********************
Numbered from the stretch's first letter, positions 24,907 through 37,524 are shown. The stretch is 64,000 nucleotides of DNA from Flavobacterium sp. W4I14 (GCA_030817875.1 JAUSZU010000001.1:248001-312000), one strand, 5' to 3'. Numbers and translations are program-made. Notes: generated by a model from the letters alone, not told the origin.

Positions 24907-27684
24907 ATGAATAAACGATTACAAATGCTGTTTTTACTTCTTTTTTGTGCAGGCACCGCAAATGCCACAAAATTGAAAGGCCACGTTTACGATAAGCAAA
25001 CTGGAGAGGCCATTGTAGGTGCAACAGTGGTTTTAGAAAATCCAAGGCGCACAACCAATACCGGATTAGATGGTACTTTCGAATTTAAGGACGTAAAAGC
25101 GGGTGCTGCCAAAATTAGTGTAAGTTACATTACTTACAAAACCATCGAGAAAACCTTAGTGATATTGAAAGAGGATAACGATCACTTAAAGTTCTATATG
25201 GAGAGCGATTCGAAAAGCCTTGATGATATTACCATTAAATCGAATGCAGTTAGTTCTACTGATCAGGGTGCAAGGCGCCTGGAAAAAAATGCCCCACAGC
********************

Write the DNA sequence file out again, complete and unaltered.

Numbered from the stretch's first letter, positions 24,907 through 37,524 are shown. The stretch is 64,000 nucleotides of DNA from Flavobacterium sp. W4I14 (GCA_030817875.1 JAUSZU010000001.1:248001-312000), one strand, 5' to 3'. Numbers and translations are program-made. Notes: generated by a model from the letters alone, not told the origin.

Positions 24907-27684
24907 ATGAATAAACGATTACAAATGCTGTTTTTACTTCTTTTTTGTGCAGGCACCGCAAATGCCACAAAATTGAAAGGCCACGTTTACGATAAGCAAA
25001 CTGGAGAGGCCATTGTAGGTGCAACAGTGGTTTTAGAAAATCCAAGGCGCACAACCAATACCGGATTAGATGGTACTTTCGAATTTAAGGACGTAAAAGC
25101 GGGTGCTGCCAAAATTAGTGTAAGTTACATTACTTACAAAACCATCGAGAAAACCTTAGTGATATTGAAAGAGGATAACGATCACTTAAAGTTCTATATG
25201 GAGAGCGATTCGAAAAGCCTTGATGATATTACCATTAAATCGAATGCAGTTAGTTCTACTGATCAGGGTGCAAGGCGCCTGGAAAAAAATGCCCCACAGC